During college I worked at a homeless shelter for youth.  The kids would be really nervous about court, and sometimes they would reach out to their lawyers for advice.  Too often, they wouldn’t hear back.  Without good advice and counseling from their lawyers, they would develop unrealistic expectations about what would happen at court, then be devastated when they returned to the shelter.

My frustration with the quality of counsel for kids is part of what made me apply to law school.  Now I head the children’s rights clinic at Drake Law School, where we represent children in delinquency and child welfare cases.  The students do the heavy lifting, and I provide backup to deal with the twists and turns that come.  I’m also co-chair of the ABA’s Children’s Rights Litigation Committee.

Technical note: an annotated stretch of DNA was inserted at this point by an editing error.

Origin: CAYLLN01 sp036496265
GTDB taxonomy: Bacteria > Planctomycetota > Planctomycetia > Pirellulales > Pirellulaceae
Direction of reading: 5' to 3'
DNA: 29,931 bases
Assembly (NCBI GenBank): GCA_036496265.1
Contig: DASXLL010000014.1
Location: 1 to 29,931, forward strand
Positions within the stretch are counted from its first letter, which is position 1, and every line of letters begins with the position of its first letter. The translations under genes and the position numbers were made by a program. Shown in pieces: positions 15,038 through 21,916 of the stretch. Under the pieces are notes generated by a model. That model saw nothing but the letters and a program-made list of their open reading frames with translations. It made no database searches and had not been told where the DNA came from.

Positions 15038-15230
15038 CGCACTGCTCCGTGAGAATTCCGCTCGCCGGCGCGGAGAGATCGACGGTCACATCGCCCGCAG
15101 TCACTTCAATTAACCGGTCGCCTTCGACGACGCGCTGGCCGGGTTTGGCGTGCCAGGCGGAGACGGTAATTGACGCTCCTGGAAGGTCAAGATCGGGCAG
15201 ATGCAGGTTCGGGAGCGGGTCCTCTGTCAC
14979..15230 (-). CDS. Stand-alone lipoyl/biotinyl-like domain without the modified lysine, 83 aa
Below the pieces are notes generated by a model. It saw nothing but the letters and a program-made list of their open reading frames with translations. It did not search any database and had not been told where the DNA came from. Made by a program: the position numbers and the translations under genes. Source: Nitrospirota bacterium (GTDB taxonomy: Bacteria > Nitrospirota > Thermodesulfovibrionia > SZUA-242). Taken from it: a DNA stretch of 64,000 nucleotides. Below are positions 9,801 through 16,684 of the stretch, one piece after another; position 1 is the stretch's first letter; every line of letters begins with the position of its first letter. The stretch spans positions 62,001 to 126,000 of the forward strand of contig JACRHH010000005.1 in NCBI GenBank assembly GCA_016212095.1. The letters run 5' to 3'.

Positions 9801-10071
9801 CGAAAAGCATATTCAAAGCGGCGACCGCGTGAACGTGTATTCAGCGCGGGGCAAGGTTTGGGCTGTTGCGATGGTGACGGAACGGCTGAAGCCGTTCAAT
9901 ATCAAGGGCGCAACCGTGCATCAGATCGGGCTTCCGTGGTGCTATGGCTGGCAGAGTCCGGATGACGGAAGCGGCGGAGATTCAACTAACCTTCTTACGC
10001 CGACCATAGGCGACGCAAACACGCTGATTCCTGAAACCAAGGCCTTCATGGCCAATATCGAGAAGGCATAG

Our committee provides practical help for lawyers who want to improve legal representation for children.  When we schedule a committee meeting, we often connect with the local lawyers and juvenile court judges to learn from them and offer training and technical assistance.  That’s why I like being a part of this group:  it provides meaningful opportunities for me to grow as a lawyer, as well as helps raise the bar for lawyers representing children around the country.

People working for improvements in child representation often face opposition because of tight budgets and incorrect assumptions about value of lawyering for children.  It’s a tremendous advantage to have the ABA, and the thousands of lawyers who are part of it, amplifying our voices.  The ABA makes a real difference on behalf of kids. And, that’s not a need that gets met by other associations.